Euro Zone Deal Over Bank Bailout in Doubt

Germany and its two closest allies in the euro zone appeared to step back on Tuesday from a key agreement that would free Spain and Ireland of billions in debt incurred through bailing out their banks.

The logo of the European Central Bank (ECB) is displayed at the bank's headquarters in Frankfurt, Germany.
Hannelore Foerster | Bloomberg | Getty Images
The logo of the European Central Bank (ECB) is displayed at the bank's headquarters in Frankfurt, Germany.

After meeting in Helsinki, the German, Dutch and Finnish finance ministers said in a statement that a plan to move bad bank assets off the books of struggling euro zone governments would not apply to “legacy assets.” This was an apparent reference to banks shored up and wound down under Ireland’s 64 billion euro ($82 billion) bank bailout program.

Although officials did not clarify how the new principles would apply to current cases, the statement also called into question whether the scheme would apply to Spain’s most troubled banks, which are scheduled to be bailed out with euro zone money in November.

“The thorny question is how to distribute existing losses before moving towards a system that entails greater burden sharing,” said Mujtaba Rahman, a Europe analyst at the Eurasia Group risk consultancy.

Madrid on Friday will reveal funding needs for its teetering domestic banking sector. The announcement will start two months of negotiations over how much of the 100 billion pledged in euro zone rescue funds will be used for the bailout.

When the deal was struck at a high-stakes summit in June, it was hailed as a “game changer” since it would break the loop between fragile banks, cash-strapped governments and weak economic growth.

The need for Ireland and Spain to pump billions into their banking sector to keep them afloat forced otherwise fiscally prudent governments into euro zone bailout programs with painful austerity measures that have exacerbated recessions.

Under the June deal, such bailouts would no longer be the responsibility of national governments but would shift to the euro zone rescue fund, the European Stability Mechanism, which was given the authority to inject capital directly into struggling banks. As part of the deal, Ireland was given a promise of equal treatment with Spain.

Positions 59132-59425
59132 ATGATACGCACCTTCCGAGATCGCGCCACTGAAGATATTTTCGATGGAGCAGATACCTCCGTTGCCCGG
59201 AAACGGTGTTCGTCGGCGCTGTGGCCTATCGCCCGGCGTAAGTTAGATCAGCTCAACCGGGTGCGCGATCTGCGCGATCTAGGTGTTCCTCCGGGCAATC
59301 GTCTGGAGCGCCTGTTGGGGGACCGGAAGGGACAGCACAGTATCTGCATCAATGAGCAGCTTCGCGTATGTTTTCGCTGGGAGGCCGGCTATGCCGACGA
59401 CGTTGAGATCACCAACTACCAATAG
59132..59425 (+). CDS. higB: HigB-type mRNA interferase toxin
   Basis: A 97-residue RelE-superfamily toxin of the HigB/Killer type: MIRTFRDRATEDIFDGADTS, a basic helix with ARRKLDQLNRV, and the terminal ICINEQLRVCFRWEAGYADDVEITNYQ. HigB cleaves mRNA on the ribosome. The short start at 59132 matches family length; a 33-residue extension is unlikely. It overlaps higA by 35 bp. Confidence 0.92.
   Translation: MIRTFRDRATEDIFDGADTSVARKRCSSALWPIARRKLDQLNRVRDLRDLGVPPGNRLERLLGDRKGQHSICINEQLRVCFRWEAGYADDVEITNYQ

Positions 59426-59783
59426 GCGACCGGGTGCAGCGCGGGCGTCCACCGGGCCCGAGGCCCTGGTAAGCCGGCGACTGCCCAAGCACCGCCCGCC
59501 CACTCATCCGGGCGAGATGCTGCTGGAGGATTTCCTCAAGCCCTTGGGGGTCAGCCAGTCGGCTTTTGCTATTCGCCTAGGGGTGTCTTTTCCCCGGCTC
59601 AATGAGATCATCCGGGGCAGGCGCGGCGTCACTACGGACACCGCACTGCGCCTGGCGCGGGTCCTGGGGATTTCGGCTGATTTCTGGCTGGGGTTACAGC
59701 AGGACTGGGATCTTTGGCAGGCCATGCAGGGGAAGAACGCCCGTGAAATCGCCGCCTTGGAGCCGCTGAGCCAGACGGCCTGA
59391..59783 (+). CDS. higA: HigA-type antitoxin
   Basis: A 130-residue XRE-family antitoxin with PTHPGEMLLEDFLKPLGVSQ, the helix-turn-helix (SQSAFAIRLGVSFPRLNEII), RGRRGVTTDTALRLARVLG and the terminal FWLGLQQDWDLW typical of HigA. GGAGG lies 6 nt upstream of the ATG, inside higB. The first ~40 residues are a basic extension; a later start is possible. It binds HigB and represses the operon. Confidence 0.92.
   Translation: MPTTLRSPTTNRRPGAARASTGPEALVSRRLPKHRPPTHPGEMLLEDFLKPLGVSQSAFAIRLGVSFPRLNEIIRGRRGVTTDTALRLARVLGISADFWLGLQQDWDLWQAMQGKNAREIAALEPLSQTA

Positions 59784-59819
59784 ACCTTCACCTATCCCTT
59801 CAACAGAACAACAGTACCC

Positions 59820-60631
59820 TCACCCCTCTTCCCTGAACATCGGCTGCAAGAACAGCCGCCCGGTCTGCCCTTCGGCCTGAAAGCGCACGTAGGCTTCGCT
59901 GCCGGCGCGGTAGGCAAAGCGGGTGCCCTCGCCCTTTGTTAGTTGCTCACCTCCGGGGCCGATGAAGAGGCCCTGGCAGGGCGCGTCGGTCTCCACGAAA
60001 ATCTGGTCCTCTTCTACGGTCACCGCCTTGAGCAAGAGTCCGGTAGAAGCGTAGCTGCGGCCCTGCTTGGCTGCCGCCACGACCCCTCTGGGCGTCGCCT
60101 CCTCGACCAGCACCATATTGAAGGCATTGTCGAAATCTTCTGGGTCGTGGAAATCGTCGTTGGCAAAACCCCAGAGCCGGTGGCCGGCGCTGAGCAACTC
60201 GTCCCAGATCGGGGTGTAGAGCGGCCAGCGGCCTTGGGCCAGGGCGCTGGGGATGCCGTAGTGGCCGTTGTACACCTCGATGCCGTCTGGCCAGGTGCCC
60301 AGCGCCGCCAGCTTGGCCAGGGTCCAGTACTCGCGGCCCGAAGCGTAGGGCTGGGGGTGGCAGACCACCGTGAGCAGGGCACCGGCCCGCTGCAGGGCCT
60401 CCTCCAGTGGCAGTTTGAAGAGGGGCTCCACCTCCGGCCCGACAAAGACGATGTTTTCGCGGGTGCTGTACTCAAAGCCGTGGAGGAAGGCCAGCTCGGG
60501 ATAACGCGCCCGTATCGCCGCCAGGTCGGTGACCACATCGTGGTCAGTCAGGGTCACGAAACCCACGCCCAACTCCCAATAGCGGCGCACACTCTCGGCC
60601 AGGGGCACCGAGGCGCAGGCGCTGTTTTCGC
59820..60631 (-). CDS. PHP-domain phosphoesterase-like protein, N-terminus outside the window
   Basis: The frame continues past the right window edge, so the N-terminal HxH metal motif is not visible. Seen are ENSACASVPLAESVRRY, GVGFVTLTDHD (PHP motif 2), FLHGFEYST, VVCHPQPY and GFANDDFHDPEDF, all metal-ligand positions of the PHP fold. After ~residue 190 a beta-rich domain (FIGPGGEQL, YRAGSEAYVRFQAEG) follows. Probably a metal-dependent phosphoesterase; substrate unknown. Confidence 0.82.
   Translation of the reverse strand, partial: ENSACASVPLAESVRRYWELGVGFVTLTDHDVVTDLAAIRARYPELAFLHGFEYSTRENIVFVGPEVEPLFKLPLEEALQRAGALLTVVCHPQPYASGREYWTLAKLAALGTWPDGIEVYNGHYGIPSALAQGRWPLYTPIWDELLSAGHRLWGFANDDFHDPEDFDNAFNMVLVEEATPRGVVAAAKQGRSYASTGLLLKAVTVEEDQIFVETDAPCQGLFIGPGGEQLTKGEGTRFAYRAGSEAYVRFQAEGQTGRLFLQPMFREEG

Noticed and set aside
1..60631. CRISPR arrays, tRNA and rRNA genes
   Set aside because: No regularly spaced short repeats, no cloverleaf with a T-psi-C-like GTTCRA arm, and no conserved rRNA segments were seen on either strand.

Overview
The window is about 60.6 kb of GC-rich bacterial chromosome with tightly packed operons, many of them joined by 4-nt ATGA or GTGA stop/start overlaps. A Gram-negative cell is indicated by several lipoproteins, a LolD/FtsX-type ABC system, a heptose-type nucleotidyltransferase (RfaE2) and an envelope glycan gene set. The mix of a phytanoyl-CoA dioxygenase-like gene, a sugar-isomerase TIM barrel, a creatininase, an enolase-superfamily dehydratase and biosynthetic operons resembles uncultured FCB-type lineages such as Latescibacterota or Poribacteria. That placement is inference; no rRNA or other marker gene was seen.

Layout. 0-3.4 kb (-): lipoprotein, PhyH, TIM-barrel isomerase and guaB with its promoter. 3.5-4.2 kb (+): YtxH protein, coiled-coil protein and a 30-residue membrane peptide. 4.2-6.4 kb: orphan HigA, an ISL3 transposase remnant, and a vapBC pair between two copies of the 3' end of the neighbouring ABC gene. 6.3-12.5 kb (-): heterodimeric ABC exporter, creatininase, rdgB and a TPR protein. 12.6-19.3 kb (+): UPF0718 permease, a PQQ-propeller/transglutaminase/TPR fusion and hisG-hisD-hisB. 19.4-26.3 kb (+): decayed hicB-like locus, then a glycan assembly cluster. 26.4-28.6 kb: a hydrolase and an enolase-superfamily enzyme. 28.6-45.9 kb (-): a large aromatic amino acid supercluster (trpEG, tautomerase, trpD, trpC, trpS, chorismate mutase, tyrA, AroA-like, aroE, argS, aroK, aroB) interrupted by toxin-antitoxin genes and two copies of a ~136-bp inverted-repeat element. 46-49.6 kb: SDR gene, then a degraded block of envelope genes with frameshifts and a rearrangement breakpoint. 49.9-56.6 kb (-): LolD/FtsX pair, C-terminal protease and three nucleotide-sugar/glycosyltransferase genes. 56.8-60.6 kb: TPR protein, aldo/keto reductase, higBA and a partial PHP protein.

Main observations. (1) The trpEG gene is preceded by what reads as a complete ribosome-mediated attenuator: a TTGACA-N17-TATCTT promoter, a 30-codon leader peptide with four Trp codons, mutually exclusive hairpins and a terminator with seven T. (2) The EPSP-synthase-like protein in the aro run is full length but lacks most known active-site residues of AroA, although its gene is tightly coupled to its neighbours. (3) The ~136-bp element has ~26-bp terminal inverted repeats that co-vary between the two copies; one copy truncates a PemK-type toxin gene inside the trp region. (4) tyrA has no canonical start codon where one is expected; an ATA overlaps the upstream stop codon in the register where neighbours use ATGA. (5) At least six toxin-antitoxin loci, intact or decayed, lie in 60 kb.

Spain will begin its drive to recapitalize banks using money channeled via the government in Madrid. Only later will the ESM recapitalize Spanish banks directly.

This was because Germany insisted that the euro zone first needed to create a single bank supervisor for the bloc, which EU officials had hoped to agree by the end of the year.

But Germany has dragged its feet on the establishment of the supervisor. Tuesday’s statement said ESM recapitalizations cannot occur until the supervisor is “established and its effectiveness has been determined” — much more demanding terms than agreed in June. It is a sign the three countries may be attempting to put off the recapitalization scheme indefinitely.

“The ESM can take direct responsibility of problems that occur under the new supervision, but legacy assets should be under the responsibility of national authorities,” said the joint statement, issued by the three finance ministers: Germany’s Wolfgang Schäuble, Finland’s Jutta Urpilainen and the Netherlands’ Jan Kees de Jager.

People briefed on internal discussions said the statement fits a pattern where the German-led group have attempted to renegotiate the June deal, including establishing a “sovereign guarantee” on ESM recapitalizations — essentially putting national governments back on the hook for the debt once the ESM takes over the responsibility.

A spokesman for Ireland’s finance ministry said the joint statement included only “ideas [that will] feed into our discussions”, since they represent only a small, though powerful, group within the 17-member single currency.

Additional reporting by Jamie Smyth in Dublin.